:01 First Second, an imprint of Roaring Book Press. 2023
Food is a focal point in this memoir told in graphic format about Thien Pham and his family’s journey from Vietnam to America. Each culinary memory brings Thien one step closer to fitting in.
The book begins with Thien as an adult, sitting at his desk ready to begin his story by asking himself what is his first memory. We turn the page and we see a boat full of people, refugees, fleeing Vietnam. Thien is five. He recalls being hungry and thirsty until a ship stops and sells them food. Mmmm! Watermelon. But, soon after, pirates attack the ship. Thien’s mother tells him to hold on tight to her. “Don’t let go.” After the brutal attack ends, Thien remembers eating a rice ball his mother had saved in her pocket. “I can still taste that rice ball…the saltiness of the fish…the sweetness of the rice.”
After a stay in a refugee camp, the family finds a sponsor who brings them to sunny San Jose, California where the family works hard in their pursuit of the American Dream.
Each chapter, eight in all, show Thien navigating American culture as he grows. In the last chapter, chapter 8: Rice and Fish, Thien is an adult. He teaches art in a college and is distressed by the news. “-Let’s send them back where they came from! Build the Wall! Build the Wall! Build the Wall! Build the Wall! When he expresses his sorrow at the hateful rhetoric, his friends and colleagues say that the only way to change the hate is to become a US citizen and vote. The book closes with the naturalization ceremony where Thien and many others from around the world are graced with a special message from President Barak Obama.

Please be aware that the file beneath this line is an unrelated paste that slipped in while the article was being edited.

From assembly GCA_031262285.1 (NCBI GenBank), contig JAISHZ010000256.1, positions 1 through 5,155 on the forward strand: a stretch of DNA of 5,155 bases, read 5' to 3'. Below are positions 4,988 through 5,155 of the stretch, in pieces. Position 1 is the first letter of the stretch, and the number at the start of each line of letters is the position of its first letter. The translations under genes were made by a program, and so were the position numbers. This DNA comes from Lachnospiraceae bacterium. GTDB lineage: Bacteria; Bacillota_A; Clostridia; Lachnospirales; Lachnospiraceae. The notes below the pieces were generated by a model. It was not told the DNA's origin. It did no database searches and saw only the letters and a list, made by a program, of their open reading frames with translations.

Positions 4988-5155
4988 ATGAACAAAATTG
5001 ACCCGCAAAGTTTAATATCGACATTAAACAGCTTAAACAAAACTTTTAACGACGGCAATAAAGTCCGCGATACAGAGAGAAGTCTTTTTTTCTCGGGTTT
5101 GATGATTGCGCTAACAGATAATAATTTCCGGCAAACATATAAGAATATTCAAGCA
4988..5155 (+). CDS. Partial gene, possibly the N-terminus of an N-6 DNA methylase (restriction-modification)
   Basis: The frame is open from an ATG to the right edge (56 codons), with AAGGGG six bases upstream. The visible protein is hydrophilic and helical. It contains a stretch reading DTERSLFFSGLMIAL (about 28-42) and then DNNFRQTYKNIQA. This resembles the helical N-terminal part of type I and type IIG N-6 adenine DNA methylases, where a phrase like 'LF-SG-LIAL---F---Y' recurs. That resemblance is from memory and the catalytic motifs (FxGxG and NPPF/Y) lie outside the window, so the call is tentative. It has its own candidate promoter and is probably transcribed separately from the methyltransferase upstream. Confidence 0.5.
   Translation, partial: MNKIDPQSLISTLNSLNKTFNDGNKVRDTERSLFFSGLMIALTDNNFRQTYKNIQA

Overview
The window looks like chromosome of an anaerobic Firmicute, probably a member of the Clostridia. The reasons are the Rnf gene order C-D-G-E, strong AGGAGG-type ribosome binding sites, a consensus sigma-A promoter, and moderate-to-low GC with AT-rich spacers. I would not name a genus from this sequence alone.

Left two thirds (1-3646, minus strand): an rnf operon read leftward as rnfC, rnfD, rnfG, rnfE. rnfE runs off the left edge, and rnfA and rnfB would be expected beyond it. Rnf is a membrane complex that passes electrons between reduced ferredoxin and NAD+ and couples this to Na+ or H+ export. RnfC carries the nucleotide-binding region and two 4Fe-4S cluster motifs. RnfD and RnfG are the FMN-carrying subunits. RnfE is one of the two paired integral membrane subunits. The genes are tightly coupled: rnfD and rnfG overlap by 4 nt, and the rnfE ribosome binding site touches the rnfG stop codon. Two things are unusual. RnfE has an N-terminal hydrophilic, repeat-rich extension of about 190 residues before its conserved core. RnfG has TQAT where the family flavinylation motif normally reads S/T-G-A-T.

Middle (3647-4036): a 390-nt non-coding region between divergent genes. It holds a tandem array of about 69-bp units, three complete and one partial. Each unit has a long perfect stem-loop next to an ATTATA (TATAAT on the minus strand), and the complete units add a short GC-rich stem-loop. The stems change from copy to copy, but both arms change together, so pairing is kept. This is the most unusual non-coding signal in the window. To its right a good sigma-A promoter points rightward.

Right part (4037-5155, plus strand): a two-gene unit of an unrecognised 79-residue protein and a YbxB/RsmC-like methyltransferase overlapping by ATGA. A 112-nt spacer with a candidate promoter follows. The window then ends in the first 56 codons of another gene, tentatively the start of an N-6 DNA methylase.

“Remember, that in America, no dream is impossible. Like the millions of immigrants who have come before you, you have the opportunity to enrich this country through your contributions to civic society. You can help write the next great chapter in our American story. Together, we can keep the beacon that is America burning bright for all the world to see.”
Afterwards, Thien registers to vote!
The last part of Family Style is drawn in black and white, has Thien answering questions fans asked about the making of the book.
Middle and high school students will appreciate the underlying message of accepting people based on who they are inside, especially with today’s current events. “Just find good people. It doesn’t matter where they come from or where they are. Just find people who will go out of their way to make you happy and who you’d do the same for.”